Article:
"name" : "NYrp1l-",
  "cluster_name" : "elasticsearch_abhisheksrivastava",
  "cluster_uuid" : "rkNONwmrTq-6tsyvxN5Zig",
  "version" : {
     "number" : "5.6.2",
     "build_hash" : "57e20f3",
     "build_date" : "2017-09-23T13:16:45.703Z",
     "build_snapshot" : false,
     "lucene_version" : "6.6.1"
  "tagline" : "You Know, for Search"

Make a note your the cluster name because this is needed. A lot of documentation on the internet assumes that your cluster name is elasticsearch and that is why programs fail to connect to elastic search.

Now we will write two applications. One using TcpClient and other using HttpClient to interact with the ElasticSearch server.


In order to connect to elasticsearch using the TcpClient, we must be aware of our cluster name.

package com.abhi

import com.sksamuel.elastic4s.{ElasticsearchClientUri, TcpClient}
import org.elasticsearch.common.settings.Settings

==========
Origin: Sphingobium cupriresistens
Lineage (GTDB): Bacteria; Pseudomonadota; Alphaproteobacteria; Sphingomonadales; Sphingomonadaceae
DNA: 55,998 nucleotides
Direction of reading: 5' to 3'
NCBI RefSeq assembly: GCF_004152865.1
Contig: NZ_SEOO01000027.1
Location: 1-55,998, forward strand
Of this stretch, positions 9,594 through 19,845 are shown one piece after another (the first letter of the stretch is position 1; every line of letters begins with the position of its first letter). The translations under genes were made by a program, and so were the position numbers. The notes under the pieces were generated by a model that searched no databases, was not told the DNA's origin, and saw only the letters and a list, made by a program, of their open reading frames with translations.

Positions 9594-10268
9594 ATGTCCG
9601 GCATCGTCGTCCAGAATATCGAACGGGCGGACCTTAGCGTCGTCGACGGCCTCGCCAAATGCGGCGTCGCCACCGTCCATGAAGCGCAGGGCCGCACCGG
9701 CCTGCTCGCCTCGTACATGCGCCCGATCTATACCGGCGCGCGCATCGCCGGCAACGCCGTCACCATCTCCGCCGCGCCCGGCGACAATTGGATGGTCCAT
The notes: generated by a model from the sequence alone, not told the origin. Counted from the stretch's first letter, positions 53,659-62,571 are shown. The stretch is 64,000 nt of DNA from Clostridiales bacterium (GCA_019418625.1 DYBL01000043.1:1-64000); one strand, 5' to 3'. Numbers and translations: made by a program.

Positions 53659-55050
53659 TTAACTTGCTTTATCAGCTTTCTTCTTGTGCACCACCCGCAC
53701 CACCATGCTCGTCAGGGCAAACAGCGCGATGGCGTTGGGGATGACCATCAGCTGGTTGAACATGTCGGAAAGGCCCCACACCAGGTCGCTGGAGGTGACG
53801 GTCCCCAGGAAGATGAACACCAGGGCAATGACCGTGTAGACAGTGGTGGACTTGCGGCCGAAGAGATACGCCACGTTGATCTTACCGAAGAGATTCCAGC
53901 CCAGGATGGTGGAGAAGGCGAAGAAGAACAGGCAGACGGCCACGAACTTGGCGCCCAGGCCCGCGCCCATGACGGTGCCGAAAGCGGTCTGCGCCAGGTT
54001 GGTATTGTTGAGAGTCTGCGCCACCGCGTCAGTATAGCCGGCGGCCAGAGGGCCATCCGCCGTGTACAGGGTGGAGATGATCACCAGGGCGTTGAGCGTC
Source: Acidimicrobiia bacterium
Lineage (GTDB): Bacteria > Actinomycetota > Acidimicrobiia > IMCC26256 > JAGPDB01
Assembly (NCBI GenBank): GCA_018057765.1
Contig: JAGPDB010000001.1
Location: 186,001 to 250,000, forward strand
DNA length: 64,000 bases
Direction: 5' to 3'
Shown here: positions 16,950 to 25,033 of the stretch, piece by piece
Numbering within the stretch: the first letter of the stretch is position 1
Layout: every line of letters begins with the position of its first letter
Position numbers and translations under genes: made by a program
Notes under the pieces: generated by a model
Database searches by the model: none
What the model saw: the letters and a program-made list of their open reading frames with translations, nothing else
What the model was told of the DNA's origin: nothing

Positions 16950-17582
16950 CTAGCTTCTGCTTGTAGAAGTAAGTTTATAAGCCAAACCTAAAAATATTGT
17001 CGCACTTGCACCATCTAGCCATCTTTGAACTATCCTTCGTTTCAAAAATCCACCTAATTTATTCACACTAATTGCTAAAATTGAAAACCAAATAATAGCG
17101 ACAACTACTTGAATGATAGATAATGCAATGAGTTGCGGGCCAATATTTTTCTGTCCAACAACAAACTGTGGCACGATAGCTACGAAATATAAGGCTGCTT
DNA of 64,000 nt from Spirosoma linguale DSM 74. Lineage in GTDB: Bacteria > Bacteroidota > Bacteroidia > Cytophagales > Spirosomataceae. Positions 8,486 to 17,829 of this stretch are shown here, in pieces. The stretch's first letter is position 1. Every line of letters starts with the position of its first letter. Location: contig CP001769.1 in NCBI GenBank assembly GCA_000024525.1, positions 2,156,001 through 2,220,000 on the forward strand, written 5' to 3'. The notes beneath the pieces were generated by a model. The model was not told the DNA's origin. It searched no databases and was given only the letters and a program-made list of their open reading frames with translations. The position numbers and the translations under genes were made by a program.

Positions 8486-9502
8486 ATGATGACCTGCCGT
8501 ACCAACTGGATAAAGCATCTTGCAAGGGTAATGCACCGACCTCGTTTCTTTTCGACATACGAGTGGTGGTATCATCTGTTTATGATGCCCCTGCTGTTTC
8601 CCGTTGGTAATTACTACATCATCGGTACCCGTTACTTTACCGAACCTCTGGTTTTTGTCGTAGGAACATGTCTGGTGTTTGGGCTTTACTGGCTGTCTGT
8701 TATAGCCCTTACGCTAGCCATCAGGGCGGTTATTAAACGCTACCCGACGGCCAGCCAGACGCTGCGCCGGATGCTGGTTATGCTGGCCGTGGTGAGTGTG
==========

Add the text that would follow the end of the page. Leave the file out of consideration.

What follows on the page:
object Scala4s extends App {
  val settings = Settings.builder().put("", "elasticsearch_abhisheksrivastava").build()
  implicit val client = TcpClient.transport(settings, ElasticsearchClientUri("elasticsearch://abhisheks-mini:9300"))

Note that I had to specify the name of the cluster in the properties. without this the application would not have worked.

Now we need to complete 3 tasks. We need to create an Index, Insert a document in that index and finally query the document. To complete each task you will need to familiarize yourself with the Elastic4s DSL. The pattern to use the DSL is pretty consistent. you first create the DSL command then execute the command using the client.

  • Create Index DSL.
    • createIndex("bands").mappings(mapping("artist") as(textField("name")))
  • Insert a document
    • indexInto("bands" / "artists") doc Artist("nirvana") refresh(RefreshPolicy.IMMEDIATE)
  • Query the document
    • search("bands" / "artists") query "nirvana"

Now all we need to do is to tie in these 3 DSL commands into our application and execute them.

We will wrap these in Functions and then invoke those functions in a monadic way. Function to create the index

def createElasticIndex(implicit client: TcpClient) : Future[CreateIndexResponse] = {
    import com.sksamuel.elastic4s.ElasticDsl._
    client.execute {
        mapping("artist") as(

Function to Insert a document in the Index

def insertDocument(implicit client: TcpClient) : Future[RichIndexResponse] = {